Environment Grass of the sea, cut down by ocean heatwaves

Grass of the sea, cut down by ocean heatwaves

At the very bottom of the aquatic food chain you find microscopic algae known as phytoplankton.

Despite its humble status, researchers at University of Tasmania have discovered the effects of ocean warming on phytoplankton could have devastating consequences higher up the food chain.

Satellite measurements and modelling show that phytoplankton is highly sensitive to water temperature. It struggles to bloom in low nutrient areas, during marine heatwaves.

Climate change is expected to result in more frequent episodes of these conditions.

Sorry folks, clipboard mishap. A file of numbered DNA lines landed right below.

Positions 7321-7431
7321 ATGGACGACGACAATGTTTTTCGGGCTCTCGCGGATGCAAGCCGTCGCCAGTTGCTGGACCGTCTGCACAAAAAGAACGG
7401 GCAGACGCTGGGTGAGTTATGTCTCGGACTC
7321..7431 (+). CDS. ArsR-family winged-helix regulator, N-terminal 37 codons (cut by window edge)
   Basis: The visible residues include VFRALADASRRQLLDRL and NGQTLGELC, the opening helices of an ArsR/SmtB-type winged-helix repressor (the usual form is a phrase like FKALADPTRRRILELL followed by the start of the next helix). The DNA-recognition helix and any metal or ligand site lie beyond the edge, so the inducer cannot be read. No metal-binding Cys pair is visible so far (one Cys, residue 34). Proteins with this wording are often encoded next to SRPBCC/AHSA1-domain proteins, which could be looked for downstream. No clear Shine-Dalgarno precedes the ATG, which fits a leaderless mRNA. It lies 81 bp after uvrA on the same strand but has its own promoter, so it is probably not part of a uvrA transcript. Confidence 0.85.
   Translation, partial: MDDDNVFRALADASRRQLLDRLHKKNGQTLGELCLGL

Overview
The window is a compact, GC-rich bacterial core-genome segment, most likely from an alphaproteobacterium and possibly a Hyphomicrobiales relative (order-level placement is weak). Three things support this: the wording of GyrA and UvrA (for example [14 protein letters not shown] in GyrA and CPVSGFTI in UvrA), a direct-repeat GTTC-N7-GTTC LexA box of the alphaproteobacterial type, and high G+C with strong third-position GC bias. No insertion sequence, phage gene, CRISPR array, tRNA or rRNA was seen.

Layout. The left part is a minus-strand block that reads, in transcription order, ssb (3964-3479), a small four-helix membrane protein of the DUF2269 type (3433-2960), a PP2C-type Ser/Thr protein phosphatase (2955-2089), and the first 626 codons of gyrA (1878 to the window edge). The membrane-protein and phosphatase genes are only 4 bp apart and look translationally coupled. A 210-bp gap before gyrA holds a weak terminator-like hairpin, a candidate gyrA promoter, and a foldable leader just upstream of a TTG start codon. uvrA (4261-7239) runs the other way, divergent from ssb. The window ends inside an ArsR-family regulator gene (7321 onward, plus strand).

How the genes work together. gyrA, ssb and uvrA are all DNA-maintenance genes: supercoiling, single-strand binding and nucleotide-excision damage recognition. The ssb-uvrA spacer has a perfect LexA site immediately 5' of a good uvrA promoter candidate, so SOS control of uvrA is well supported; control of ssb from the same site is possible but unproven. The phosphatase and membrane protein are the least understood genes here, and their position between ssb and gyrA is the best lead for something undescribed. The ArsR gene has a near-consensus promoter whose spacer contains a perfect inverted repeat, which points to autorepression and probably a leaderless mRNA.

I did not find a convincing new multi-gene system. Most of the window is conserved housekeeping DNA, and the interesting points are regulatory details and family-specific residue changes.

The university’s Dr Hakase Hayashida says this is bad news for organisms higher up the food chain including people.

“Phytoplankton are at the base of ocean ecosystems and provide food for larger organism such as zooplankton and fish, which it turn support higher-level animals and birds,” Dr Hayashida said.

Up until now, researchers have focused their attention on how ocean warming will affect coral and other marine animals and phytoplankton didn’t really feature.

Now they think one of the smallest ocean dwellers might have one of the biggest impacts on the ecosystem.

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